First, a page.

I assume utilitarianism to be the doctrine that one should act to maximize the overall amount of "happiness".

Next to the fact that it's not quite clear

  • what happiness is supposed to be and how it could be measured (to maximize it)

  • what the target group should be (whose overall amount of happiness is to be maximized)

it's also unclear

  • what the overall amount should be and

  • if this is the relevant target size.

Maximizing the overall amount means maximizing the arithmetic mean. But this is possibly not what one wants to achieve. As more often than not, the median would be a better target size, i.e. the "happiness in the middle".

But maybe this still isn't the whole story: happiness - even when the median is maximized - could nevertheless be distributed unfairly, e.g. in the case of too many or too extreme outliers or possibly measured as some kind of Gini coefficient.

Is there a modern version of utilitarianism that takes all of this into account?

  • As for target group - here it is pretty clear that we should maximize happiness and minimize the suffering of everyone who is able to experience happiness and/or suffering (therefore including animals). It would not be logical nor meaningful to talk about maximizing happiness of a rock or a cellar door because they can't experience these states.
    – kukis
    Jun 14, 2019 at 14:08
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    It really makes little sense to fuss over means and medians when cross-personal comparisons of "happiness", and values generally, are largely seen as hopeless. Even defenders do not profess to give a workable calculus, see e.g. Klocksiem's 2009 thesis On the Measurability of Pleasure and Pain.
    – Conifold
    Jun 14, 2019 at 15:07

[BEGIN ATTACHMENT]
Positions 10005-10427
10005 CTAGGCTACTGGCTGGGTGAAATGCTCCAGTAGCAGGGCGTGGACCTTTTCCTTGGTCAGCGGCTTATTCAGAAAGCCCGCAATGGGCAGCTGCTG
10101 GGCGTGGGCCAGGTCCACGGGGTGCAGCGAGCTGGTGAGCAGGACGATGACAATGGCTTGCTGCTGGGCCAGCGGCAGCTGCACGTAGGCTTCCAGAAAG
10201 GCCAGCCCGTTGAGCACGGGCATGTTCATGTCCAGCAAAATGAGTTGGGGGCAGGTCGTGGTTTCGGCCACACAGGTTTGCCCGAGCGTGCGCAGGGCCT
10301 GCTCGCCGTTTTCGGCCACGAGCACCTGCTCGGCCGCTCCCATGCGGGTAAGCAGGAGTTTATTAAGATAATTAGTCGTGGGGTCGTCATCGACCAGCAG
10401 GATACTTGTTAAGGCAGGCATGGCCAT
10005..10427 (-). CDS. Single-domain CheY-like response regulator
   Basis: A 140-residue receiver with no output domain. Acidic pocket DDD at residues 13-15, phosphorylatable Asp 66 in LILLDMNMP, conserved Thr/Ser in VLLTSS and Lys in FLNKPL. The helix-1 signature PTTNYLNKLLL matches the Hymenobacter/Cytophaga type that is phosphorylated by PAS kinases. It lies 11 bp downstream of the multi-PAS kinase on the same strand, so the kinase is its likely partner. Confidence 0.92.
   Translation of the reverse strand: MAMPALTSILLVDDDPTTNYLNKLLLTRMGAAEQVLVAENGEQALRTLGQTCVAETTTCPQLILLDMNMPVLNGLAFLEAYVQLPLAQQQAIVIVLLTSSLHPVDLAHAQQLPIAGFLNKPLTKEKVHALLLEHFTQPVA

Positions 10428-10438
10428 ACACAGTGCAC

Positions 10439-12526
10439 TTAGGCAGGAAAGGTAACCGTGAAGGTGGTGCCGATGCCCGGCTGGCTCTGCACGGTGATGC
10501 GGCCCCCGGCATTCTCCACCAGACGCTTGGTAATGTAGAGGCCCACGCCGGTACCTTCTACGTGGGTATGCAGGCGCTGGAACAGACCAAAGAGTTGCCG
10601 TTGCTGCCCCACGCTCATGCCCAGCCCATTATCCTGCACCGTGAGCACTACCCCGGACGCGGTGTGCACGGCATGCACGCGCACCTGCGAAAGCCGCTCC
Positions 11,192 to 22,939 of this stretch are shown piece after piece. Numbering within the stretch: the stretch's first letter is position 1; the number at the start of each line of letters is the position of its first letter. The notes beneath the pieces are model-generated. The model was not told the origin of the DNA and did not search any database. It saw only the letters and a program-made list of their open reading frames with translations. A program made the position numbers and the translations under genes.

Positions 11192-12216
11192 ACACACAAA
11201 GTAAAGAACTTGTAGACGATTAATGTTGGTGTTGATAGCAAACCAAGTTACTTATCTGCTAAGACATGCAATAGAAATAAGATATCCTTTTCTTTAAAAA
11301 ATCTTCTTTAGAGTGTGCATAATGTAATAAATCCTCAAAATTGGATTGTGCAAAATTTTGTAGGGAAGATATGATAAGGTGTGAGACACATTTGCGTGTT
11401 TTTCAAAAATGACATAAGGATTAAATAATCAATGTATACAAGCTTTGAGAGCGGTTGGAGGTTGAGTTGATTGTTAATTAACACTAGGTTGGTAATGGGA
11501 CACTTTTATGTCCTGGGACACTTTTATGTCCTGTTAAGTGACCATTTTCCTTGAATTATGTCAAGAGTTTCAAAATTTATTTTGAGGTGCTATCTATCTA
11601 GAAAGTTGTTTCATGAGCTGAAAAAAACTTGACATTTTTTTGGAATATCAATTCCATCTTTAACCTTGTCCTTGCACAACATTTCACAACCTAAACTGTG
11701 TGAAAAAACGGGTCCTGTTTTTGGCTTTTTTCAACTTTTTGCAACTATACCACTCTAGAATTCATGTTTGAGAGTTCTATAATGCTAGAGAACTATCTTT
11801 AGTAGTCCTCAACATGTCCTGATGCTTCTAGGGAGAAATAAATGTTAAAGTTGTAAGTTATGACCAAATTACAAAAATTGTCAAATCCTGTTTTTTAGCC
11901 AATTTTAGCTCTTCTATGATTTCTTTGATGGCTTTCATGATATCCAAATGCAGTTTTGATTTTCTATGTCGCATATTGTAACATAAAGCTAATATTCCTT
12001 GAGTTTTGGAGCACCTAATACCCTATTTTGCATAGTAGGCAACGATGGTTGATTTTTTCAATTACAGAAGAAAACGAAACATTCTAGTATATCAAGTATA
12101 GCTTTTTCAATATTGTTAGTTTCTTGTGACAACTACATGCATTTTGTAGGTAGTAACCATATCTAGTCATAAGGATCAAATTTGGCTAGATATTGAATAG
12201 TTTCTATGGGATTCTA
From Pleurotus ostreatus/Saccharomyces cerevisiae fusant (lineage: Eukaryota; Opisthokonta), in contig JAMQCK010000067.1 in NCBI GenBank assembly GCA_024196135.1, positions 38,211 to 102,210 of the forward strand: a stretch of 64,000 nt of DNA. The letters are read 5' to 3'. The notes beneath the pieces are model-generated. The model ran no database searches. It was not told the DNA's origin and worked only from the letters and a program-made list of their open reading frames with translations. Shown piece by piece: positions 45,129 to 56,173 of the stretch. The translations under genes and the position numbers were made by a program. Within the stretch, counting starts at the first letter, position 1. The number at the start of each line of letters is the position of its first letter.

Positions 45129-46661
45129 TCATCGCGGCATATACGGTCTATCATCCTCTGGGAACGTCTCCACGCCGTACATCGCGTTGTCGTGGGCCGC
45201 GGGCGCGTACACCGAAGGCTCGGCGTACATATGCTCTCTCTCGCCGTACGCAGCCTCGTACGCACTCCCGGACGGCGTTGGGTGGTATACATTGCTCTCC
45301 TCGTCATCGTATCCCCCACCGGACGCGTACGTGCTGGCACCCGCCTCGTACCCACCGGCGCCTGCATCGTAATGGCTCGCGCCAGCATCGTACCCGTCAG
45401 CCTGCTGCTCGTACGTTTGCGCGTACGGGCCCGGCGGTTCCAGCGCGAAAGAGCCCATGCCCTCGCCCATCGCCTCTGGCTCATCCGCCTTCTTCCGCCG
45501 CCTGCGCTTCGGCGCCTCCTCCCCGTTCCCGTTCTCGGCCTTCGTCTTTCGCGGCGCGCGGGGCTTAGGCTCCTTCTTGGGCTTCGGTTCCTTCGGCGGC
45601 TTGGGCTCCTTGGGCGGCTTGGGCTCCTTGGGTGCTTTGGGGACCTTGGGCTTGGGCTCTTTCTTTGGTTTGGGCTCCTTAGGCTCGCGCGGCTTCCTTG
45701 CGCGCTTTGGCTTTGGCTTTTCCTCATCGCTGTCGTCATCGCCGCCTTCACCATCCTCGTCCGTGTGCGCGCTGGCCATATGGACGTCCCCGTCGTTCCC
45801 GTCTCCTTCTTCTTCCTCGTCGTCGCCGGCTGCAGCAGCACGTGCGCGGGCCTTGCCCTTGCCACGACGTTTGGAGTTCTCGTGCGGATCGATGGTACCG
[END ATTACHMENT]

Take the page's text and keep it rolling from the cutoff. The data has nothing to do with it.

• @Conifold: There are lots of attempts to measure happiness and life satisfaction today. Jun 15, 2019 at 10:47
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    @Hans-PeterStricker Sure, if self-reporting happiness or lack thereof amounts to "measuring" it. Even taking this at face value, it is unclear what different factors contribute to this overall happiness, and how self-reporters compute the "score", or whether "very happy" and "rather happy" denote comparable things for different people. Which is exactly what a calculus would have to explain, at least theoretically.
    – Conifold
    Jun 16, 2019 at 9:29
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    "Maximizing the overall amount means maximizing the arithmetic mean." - This is only true if the population size is held constant. But people can choose whether to have children, and we might want to evaluate the moral weight of that choice. This inference is invalid in that case.
    – Kevin
    Jun 18, 2019 at 16:48

3 Answers 3


We do not need to understand utility as increasing happiness (and minimizing pain) in a narrow sense. It is probably best to understand “happiness” or “pleasure“ here in a wide sense as „good feeling“. Measuring this could be done with surveys or other scientific methods or by inference from your own experiences etc., i.e. by taking your best intuitive guess.

The target group are all beings able to experience pleasure or pain. When you commit a certain action, the target group to be considered are all beings who are possibly affected feelings-wise by the action.

The overall amount is the maximal utility you can achieve. That is, do the action that seems most probable to increase overall utility. So we sum all the pleasure of all the beings who experience it and subtract all their pain. In classical utilitarianism we do not use the median or mean.

As for the fair distribution of utility or happiness: Yes, this is not directly included in utilitarianism itself, i.e. in the classical version. In order to possibly make it fit with classical utilitarianism you would have to say that in all possibly realistic situations where unfairness seems to be a problem for classical utilitarianism, it actually isn’t. For example, often a kind of thought experiment is used to show that classical utilitarianism is incompatible with our intuitions of fairness. So it is supposed to show that classical utiliatrianism is unfair and that this is intuitively problematic. In this kind of thought experiment you have people who suffer, all to the enjoyment of many others, and that enjoyment is so large that it outweighs (if a number where given to the enjoyment) the overall suffering.